The roundtable returns.

Stay with us.



JOSEPH R. BIDEN, PRESIDENT OF THE UNITED STATES: What this isn't about is policy. It's about stopping sensible gun legislation which a vast majority of Americans support.

And I have no illusions about what we’re up against, what we’re up against or how hard the task is in front of us, but I also have never seen a nation's conscience so shaken by what happened at Sandy Hook.

I don't to need to wait another minute, let alone an hour to take common sense steps that will save the lives in the future.


KARL: There you have it. President Biden at the center of the gun debate for decades.

Let's pick it up here with the roundtable.

Rahm, what is your sense this time? I mean, is it -- where does this stand in the president's priority list?

EMANUEL: Oh, it's high. That's how I got to know Joe Biden when we passed the assault weapon ban. I was responsible for President Clinton and doing that, and the Brady Bill. Both of those.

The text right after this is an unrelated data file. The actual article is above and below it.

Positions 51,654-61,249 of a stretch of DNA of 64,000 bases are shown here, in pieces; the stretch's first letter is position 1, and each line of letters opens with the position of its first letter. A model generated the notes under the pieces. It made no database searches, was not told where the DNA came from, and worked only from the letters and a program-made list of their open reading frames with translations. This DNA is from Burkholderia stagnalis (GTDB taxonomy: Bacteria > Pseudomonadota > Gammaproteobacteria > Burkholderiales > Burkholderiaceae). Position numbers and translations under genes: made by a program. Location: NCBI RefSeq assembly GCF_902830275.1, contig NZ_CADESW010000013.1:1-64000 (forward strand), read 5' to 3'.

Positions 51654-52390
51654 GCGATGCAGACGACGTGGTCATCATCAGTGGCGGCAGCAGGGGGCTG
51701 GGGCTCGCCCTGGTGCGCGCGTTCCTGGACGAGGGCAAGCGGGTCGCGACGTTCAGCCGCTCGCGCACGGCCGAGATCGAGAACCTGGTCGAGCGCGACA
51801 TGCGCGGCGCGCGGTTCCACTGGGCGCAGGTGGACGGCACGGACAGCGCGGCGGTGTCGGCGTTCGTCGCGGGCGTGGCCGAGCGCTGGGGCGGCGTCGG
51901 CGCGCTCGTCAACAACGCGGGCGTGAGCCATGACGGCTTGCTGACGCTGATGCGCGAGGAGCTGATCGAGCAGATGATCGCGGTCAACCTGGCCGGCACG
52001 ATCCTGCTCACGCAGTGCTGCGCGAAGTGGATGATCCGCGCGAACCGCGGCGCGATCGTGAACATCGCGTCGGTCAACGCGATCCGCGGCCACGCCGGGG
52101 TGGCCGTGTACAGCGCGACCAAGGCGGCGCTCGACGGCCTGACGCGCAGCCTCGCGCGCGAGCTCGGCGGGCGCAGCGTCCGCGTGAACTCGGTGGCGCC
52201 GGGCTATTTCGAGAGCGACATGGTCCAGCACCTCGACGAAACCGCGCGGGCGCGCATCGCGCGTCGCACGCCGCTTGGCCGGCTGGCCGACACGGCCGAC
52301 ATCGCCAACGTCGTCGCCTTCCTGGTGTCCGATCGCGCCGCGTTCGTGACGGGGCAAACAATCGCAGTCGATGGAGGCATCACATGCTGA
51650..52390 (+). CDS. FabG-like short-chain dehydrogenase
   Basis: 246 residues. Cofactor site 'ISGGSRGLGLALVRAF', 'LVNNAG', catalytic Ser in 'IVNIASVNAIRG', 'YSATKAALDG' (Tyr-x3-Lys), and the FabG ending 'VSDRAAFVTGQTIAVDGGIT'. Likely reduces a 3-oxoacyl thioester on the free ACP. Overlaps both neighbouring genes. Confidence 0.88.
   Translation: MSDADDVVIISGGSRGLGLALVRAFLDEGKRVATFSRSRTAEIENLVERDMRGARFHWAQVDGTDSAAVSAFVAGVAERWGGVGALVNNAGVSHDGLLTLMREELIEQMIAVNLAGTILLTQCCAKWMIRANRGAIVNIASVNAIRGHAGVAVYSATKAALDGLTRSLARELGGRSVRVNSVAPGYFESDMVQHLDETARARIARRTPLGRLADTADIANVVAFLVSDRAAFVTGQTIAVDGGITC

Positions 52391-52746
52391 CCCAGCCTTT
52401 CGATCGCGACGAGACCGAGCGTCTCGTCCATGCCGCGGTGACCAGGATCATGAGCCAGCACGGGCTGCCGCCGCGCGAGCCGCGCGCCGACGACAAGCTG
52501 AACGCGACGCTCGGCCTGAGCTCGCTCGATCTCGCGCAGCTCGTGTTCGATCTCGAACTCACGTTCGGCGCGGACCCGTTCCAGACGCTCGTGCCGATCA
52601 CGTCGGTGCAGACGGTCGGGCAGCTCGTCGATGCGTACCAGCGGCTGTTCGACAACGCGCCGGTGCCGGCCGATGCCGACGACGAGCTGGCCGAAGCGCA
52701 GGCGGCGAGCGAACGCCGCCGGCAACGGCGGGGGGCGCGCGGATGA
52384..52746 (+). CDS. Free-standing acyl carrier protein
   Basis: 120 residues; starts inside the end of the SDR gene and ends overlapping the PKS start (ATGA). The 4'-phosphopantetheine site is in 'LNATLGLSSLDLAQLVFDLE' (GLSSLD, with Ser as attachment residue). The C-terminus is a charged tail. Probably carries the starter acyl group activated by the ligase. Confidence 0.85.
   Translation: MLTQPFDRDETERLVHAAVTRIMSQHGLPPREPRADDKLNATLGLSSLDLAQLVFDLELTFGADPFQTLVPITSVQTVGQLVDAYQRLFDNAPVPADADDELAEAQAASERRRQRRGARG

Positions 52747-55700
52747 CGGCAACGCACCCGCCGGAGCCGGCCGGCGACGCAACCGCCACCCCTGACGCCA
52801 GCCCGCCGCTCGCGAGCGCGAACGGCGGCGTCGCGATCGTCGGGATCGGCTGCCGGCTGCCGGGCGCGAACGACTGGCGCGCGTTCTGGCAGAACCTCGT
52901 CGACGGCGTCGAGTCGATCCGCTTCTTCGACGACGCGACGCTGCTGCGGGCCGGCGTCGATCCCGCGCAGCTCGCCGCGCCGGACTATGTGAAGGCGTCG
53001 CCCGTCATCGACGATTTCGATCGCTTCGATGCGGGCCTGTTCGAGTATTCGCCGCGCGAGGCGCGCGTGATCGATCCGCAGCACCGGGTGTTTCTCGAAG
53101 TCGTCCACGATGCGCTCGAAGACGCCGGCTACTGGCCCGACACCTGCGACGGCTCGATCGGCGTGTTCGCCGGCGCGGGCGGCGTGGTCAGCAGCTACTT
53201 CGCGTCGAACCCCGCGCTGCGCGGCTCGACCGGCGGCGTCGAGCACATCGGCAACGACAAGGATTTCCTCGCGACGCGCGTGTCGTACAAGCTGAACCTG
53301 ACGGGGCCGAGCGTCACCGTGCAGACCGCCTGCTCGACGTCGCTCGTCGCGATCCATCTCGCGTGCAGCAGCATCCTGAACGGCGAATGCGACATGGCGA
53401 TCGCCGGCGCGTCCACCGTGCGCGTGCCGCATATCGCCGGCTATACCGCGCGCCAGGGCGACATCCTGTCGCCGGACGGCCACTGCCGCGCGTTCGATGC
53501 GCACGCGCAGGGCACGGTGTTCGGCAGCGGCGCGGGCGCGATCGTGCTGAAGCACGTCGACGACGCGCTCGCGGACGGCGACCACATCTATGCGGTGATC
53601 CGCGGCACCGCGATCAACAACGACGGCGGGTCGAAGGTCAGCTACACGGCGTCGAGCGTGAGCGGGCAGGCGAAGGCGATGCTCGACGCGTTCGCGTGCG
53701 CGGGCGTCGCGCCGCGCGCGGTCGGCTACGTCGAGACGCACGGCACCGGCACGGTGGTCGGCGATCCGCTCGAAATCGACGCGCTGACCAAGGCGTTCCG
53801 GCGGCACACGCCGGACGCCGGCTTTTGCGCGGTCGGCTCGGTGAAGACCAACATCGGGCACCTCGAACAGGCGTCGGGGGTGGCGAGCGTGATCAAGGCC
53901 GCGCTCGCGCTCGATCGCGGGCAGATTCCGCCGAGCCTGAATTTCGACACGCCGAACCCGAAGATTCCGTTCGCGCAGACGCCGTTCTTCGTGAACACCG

And I would say one thing that I think would slightly twist -- and that's for all of us discussing -- back then when we passed the two-crime pieces, Brady Bill, the assault weapon ban, we focused on the gun -- on the criminal, not the gun. Now we're focusing on the gun.

I would go back to terrorists, no fly, no buy. Cannot happen.

Two, you have a domestic violence record, which is 10 percent of all homicides in America, you're banned from buying a gun. You have a violent criminal record as a juvenile, you can’t buy a gun. You have a mental health issue, and the relationship and anything on violence, on mental health, you can't buy a gun.

If you focus on the criminal piece, not access to the gun, Republicans then realize it's not about gun access which would have obviously Second Amendment issue, but the criminal element which is how Clinton focused on both Brady with the five-day waiting period for a criminal could -- background check, and the assault weapon which was also a gun of choice by gangs.

KARL: But that was about the gun. It was about the assault weapon.

EMANUEL: No. If you actually go back to the debate -- sorry, let --

KARL: But the effect was to ban assault-style weapons. It was for everybody.